AMG comes equipped with accountants, lawyers and other entertainment experts who have worked in the industry, with connections in virtually every aspect of the fashion and entertainment industry. According to Mr. Hutchinson, the process is very simple. Once a meeting is scheduled with a model artist or designer, AMG explains what they can do to help them realize their vision. Once it is determined that there is a way that they can build a mutually beneficial working relationship, an agreement is signed, and they start to help them build a career. “The way the company is structured, we can sign you, manage your career, help build and circulate your portfolio, compile a reel and epk/media kit, cast you for jobs, and/or simply put you in one of our own fashion productions,” Mr. Hutchinson explains.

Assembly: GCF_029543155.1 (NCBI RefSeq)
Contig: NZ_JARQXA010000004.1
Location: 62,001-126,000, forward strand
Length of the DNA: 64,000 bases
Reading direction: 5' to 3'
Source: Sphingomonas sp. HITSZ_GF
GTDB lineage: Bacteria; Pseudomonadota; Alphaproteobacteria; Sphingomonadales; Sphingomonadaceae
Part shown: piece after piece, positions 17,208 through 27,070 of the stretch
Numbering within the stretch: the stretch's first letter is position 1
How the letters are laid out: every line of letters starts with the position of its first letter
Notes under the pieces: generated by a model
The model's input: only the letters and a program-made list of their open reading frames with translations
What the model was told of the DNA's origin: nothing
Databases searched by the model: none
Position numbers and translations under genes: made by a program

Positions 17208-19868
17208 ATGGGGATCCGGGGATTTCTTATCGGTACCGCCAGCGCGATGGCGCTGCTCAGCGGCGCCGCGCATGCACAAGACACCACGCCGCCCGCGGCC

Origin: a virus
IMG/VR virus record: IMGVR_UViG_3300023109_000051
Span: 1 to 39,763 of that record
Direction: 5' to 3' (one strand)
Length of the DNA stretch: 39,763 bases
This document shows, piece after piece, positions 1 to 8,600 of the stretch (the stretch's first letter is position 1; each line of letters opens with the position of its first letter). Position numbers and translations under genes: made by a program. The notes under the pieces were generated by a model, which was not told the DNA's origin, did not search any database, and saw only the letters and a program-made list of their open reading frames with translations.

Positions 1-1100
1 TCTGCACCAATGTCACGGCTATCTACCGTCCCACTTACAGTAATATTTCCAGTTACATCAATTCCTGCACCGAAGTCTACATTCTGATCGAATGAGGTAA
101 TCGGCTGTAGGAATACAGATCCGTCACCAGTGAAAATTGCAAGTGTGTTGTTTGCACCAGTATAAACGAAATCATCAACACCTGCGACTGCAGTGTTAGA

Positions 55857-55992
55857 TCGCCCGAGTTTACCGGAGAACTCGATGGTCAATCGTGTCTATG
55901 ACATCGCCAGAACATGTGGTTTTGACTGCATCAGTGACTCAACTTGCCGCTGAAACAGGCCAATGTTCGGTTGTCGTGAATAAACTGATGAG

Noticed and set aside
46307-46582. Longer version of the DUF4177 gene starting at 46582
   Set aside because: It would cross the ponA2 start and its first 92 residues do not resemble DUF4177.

There is no question that more models of color are gracing the catwalks and runways, as well as Websites, advertising and fashion magazine covers. Diversity is slowly making it’s way into the fashion industry. For example, New York Fashion Week Spring/Summer 2013 women’s wear collections wrapped its 143 shows with the most racially diverse live presentation for the second season in a row. During the eight day event, 10.1% of the model casting went to Asians models, 8.1% to Black models, 1.9% to non-white Latina models, and 0.5% to models of other races, with white models comprising less than 80%, versus 87% in the 2008 season. According to published reports, only one-third of all NYFW model casting went to non-white models in 2007.